book explains how to generate an adequate description of uncertainty, how to justify
semiheuristic algorithms for processing uncertainty, and how to make these algorithms
more computationally efficient. It explains in what sense the existing approach to
uncertainty as a combination of random and systematic components is only an
approximation, presents a more adequate three-component model with an additional
periodic error component, and explains how uncertainty propagation techniques can
be extended to this model. The book provides a justification for a practically efficient
heuristic technique (based on fuzzy decision-making). It explains how the computational
complexity of uncertainty processing can be reduced. The book also shows how to
take into account that in real life, the information about uncertainty is often only
partially known, and, on several practical examples, explains how to extract the missing
information about uncertainty from the available data.
The book presents extended versions of selected papers from the annual International Workshops on Constraint Programming and Decision Making (CoProd’XX) from 2013 to 2016. These workshops, held in the US (El Paso, Texas) and in Europe (Würzburg, Germany, and Uppsala, Sweden), have attracted researchers and practitioners from all over the world.
It is of interest to practitioners who benefit from the new techniques, to researchers who want to extend the ideas from these papers to new application areas and/or further improve the corresponding algorithms, and to graduate students who want to learn more – in short, to anyone who wants to make more effective decisions under constraints.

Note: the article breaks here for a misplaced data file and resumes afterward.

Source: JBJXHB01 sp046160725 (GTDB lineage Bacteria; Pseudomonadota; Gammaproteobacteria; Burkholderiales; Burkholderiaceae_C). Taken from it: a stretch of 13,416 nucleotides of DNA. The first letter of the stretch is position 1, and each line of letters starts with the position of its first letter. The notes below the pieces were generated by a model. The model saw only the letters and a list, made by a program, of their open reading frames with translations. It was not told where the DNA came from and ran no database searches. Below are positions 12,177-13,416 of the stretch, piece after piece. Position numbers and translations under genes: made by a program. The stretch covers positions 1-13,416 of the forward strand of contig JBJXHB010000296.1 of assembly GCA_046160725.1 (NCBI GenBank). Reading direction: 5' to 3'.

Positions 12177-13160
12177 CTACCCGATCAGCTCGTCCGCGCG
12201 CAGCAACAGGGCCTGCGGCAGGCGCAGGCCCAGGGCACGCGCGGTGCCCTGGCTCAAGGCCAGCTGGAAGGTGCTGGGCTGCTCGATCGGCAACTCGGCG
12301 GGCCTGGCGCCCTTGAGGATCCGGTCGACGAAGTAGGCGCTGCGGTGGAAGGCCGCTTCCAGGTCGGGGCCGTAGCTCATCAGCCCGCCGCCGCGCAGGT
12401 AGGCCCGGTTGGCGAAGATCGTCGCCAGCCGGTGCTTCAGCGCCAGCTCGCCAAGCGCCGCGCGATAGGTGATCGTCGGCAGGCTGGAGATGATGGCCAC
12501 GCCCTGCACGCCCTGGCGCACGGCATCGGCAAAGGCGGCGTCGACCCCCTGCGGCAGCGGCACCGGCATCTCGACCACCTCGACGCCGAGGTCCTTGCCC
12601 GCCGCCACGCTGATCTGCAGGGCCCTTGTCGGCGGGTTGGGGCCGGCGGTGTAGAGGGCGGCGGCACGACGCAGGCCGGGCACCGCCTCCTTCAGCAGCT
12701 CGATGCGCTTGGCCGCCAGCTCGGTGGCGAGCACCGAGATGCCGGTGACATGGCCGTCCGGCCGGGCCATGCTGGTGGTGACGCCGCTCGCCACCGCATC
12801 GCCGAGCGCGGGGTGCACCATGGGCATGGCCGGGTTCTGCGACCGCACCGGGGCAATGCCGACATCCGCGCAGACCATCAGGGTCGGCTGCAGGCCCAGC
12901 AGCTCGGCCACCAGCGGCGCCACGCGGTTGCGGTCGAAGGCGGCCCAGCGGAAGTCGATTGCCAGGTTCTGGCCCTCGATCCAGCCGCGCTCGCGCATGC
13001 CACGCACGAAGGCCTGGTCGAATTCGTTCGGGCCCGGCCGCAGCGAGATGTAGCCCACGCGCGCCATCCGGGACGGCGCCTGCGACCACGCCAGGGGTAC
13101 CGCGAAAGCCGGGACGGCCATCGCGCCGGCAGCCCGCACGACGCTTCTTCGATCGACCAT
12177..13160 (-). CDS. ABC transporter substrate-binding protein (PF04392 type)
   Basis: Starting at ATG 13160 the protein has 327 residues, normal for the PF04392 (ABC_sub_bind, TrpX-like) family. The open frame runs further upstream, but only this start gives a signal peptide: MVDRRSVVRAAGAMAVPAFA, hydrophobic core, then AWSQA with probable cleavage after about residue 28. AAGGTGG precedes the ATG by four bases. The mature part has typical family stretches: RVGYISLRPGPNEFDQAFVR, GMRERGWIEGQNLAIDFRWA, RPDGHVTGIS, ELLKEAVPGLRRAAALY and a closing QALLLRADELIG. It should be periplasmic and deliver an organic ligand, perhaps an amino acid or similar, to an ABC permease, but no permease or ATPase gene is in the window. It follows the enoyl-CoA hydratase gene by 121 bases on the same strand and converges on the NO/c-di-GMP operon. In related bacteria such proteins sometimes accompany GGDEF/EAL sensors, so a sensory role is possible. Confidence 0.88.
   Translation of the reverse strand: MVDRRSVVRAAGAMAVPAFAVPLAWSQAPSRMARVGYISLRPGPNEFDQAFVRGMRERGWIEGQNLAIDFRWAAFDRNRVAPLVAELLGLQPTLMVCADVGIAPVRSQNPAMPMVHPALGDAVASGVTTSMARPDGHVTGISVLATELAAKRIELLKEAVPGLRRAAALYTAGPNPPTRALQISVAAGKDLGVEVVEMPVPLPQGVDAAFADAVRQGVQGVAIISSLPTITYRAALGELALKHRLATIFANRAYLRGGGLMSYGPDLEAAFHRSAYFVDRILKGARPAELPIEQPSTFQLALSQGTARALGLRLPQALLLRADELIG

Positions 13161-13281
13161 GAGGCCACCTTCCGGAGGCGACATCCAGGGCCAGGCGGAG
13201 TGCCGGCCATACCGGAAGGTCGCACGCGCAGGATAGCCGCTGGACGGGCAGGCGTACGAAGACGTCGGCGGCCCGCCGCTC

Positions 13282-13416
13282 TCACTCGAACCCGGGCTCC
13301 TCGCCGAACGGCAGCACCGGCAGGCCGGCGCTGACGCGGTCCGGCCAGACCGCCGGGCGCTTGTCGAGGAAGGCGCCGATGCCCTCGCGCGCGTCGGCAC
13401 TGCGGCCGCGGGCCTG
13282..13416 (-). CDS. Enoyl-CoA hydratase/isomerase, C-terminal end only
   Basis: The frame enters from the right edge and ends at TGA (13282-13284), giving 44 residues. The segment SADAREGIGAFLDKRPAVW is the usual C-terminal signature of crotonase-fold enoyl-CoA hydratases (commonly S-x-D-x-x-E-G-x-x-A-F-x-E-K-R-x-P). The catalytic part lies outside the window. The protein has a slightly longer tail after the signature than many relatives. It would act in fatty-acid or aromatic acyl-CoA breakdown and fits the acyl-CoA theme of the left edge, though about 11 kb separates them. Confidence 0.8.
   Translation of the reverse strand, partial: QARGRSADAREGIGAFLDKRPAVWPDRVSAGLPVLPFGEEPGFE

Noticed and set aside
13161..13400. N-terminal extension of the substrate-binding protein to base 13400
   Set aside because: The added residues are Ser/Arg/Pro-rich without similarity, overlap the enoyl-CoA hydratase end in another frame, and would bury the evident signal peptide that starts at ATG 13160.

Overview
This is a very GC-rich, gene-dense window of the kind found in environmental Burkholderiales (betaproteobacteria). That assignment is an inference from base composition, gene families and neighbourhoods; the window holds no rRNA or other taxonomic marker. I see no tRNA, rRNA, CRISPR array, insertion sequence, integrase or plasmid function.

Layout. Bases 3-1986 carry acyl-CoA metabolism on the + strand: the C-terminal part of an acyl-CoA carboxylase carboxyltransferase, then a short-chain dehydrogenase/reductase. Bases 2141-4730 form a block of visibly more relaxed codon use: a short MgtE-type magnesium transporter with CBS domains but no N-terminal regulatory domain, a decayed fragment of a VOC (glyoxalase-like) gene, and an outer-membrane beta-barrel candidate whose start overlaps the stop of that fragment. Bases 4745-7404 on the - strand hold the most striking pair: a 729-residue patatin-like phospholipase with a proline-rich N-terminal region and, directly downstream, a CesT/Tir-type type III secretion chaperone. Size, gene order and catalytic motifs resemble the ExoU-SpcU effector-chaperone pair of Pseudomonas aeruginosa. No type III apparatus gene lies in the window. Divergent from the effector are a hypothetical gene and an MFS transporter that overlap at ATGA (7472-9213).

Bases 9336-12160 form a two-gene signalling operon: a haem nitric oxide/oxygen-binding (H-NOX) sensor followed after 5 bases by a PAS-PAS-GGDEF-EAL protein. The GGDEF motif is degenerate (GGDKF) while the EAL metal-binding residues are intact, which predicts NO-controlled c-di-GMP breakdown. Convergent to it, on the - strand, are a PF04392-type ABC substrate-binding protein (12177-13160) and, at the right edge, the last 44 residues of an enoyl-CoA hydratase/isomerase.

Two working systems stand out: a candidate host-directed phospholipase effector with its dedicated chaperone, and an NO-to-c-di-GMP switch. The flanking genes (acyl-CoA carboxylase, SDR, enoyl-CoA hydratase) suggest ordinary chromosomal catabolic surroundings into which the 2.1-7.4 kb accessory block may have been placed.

The need for such methods stems from the fact that, when we have to decide where to place sensors, or which algorithm to use for processing the data—we mostly rely on experts’ opinions. As a result, the selected knowledge-related methods are often far from ideal. To make better selections, it is necessary to first create easy-to-use models of knowledge-related processes. This is especially important for big data, where traditional numerical methods are unsuitable.
The book offers a valuable guide for everyone interested in big data applications: students looking for an overview of related analytical techniques, practitioners interested in applying optimization techniques, and researchers seeking to improve and expand on these techniques.
This book shows how symmetries can be used in all classes of algorithmic problems of sciences and engineering: from analysis to prediction to control. Applications cover chemistry, geosciences, intelligent control, neural networks, quantum physics, and thermal physics. Specifically, it is shown how the approach based on symmetry and similarity can be used in the analysis of real-life systems, in the algorithms of prediction, and in the algorithms of control.